Carol showed how my habit of holding the violin had undermined this support. I would push my hips forward, hollowing out my lower back and taking support away from the violin—like slipping on a banana peel in slow motion. In lessons, she would show me over and over how if I didn’t go into my habit, if I had my back back and hips underneath me, then a line of support ran from the ground, through my hips and back, to the collar-bone, supporting the violin. The sound that emerged was resonant and rich, and required less weight from my arm.
During this entire time, I continued to study violin privately with Jorja Fleezanis. Anyone who has worked with Jorja knows that she performs and teaches from a place of intense musical expression. She was constantly pushing me to reach deeper, find more authentic expression in the music I was preparing with her. It was both inspiring and at times overwhelming. In these moments, Carol provided an ideal counterweight. Jorja would insist on the most transcendent musical end, and Carol would help me find the means to reach it without tying myself in knots. I’ve sometimes thought that this is the ideal teaching combination for an aspiring performing artist—a music teacher who holds out expectations of complete expressive commitment and an Alexander teacher to help find the sustainable means.
As I reached the end of my second year in Minneapolis, I started to think about going back to school. Carol encouraged me to consider training as an Alexander teacher. She recommended that I visit Joan and Alex Murray’s training course in Champaign-Urbana. I could train as a teacher and get my masters in the School of Music at the University of Illinois. My visit to Urbana was odd. I visited the Murray’s course on a Friday, when half the class was assisting in Rebecca Nettl-Fiol’s Alexander for Dance class. I couldn’t quite gauge the feeling in the room. I had a private lesson with Joan and enjoyed it—and then gave a surprisingly calm and collected audition at the University—but didn’t really make a connection between the two. I came back to Minneapolis and expressed my doubts to Carol. I wasn’t really sure whether this was for me. She shared how positive her experience was and then grew as emphatic as I’d ever seen her: “This is something you have to do. You have to train. You have to train!”
I trusted her. I was accepted at the University and the Murray’s welcomed me with open arms. I moved to Urbana.
A few months into my first fall in Urbana, we learned that Carol had been diagnosed with a brain tumor. She had been having difficulties with her balance and was sometimes having trouble finding her words. She went to her doctor, and very shortly after the tumor was discovered, went into surgery to have it removed.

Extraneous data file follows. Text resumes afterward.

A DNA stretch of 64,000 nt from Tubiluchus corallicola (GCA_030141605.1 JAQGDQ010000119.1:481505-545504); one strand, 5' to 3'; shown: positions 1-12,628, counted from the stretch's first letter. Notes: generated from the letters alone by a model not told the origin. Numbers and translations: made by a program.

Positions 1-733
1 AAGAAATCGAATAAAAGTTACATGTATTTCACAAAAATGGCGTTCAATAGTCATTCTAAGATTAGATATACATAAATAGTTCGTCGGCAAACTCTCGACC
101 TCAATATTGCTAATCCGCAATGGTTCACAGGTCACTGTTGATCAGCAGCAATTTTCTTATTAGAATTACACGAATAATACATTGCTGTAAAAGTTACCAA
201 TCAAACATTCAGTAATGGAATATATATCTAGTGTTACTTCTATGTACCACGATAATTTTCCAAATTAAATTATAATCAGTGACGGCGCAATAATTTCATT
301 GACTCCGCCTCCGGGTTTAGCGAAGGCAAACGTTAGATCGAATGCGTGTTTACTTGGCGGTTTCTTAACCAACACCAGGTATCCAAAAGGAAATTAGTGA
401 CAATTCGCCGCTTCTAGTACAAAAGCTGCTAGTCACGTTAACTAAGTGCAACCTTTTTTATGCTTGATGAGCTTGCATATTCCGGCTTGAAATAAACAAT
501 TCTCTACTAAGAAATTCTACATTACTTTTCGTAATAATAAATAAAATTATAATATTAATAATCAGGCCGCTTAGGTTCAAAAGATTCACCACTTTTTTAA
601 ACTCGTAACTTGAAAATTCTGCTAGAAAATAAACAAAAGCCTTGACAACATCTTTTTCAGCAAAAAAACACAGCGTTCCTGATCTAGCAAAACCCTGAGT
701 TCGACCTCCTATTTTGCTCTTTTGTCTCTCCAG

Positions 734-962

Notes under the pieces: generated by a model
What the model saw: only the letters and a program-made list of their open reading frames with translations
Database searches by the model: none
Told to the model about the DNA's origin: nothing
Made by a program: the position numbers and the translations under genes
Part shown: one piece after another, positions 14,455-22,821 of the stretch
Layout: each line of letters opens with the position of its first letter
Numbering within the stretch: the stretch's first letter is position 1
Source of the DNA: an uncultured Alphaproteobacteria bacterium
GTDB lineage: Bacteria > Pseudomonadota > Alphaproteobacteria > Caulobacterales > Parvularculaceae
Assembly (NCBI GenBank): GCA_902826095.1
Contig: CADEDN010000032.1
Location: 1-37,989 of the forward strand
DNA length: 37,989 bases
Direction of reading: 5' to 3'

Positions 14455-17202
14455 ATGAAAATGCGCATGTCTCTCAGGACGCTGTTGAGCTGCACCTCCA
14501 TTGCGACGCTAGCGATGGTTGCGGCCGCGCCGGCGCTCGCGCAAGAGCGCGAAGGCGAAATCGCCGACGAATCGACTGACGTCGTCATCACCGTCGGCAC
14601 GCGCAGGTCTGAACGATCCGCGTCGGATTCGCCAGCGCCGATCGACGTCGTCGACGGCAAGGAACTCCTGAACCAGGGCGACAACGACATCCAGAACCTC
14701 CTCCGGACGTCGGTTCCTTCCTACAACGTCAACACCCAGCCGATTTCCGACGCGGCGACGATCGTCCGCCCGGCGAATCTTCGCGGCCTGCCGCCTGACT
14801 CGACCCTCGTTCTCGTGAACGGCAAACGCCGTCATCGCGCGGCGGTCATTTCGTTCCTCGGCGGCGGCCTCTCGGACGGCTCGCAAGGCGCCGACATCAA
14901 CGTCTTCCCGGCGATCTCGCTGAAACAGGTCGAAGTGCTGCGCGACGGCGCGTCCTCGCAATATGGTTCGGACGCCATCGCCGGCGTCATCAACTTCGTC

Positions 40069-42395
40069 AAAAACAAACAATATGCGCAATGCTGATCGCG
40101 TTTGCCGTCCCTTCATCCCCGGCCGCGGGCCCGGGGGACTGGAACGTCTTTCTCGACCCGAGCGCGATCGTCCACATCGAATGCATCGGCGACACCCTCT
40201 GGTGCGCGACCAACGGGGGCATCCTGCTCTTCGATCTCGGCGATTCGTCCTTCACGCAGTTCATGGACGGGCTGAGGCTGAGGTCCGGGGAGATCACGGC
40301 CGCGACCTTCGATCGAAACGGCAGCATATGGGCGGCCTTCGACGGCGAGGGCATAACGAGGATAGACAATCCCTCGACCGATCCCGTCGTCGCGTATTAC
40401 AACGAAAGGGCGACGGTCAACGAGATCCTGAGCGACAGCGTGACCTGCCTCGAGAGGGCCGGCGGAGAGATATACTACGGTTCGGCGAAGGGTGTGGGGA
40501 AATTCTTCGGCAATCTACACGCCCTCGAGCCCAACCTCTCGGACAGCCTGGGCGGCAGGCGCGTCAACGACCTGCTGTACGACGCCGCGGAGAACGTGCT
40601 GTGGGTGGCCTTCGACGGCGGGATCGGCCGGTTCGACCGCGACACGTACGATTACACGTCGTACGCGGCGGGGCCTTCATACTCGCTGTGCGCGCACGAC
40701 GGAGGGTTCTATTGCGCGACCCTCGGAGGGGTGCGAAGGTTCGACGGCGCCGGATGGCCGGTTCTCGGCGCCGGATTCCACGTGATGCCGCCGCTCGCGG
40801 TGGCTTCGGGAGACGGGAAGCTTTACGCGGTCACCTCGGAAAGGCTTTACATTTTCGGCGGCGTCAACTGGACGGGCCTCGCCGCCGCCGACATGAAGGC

It was hard to stay current on her progress from Urbana. I was so absorbed in my new life. She had been right: I was loving my training. It felt like such a privilege to be working with the Murrays.
Carol and Brian came to visit the training course sometime that year. We went out for lunch. She joked about being a “fat head”—apparently fat from elsewhere in the body is used to cover the scalp where a tumor has been removed. She and Brian spoke about their mixed feelings about her medical treatment. Her surgery had been very successful—her symptoms had been almost instantly alleviated. But the radiation threatened to affect her motor coordination, and she was concerned about how it would affect her ability play the viola and teach down the road.
It was the last time that I would see her. I’m ashamed now by how little I remember of her last year. I remember her getting better, and then things getting much worse. She passed away in September, 2003, a few months after I had certified as an Alexander teacher. She was 46. Brian asked me to return to Minneapolis to speak at her memorial service.
I think about Carol often. She had an enormous influence over my life as a violinist. And she was a model for the kind of Alexander Technique teacher I want to be: engaged and persistent and curious. I regret that I didn’t have a chance to be her colleague. And I often think of that moment in her teaching room in the first few months of lessons, when she showed me how to unlock that resonant sound from my instrument: the two of us standing there, the instrument, the room, all of us, ringing.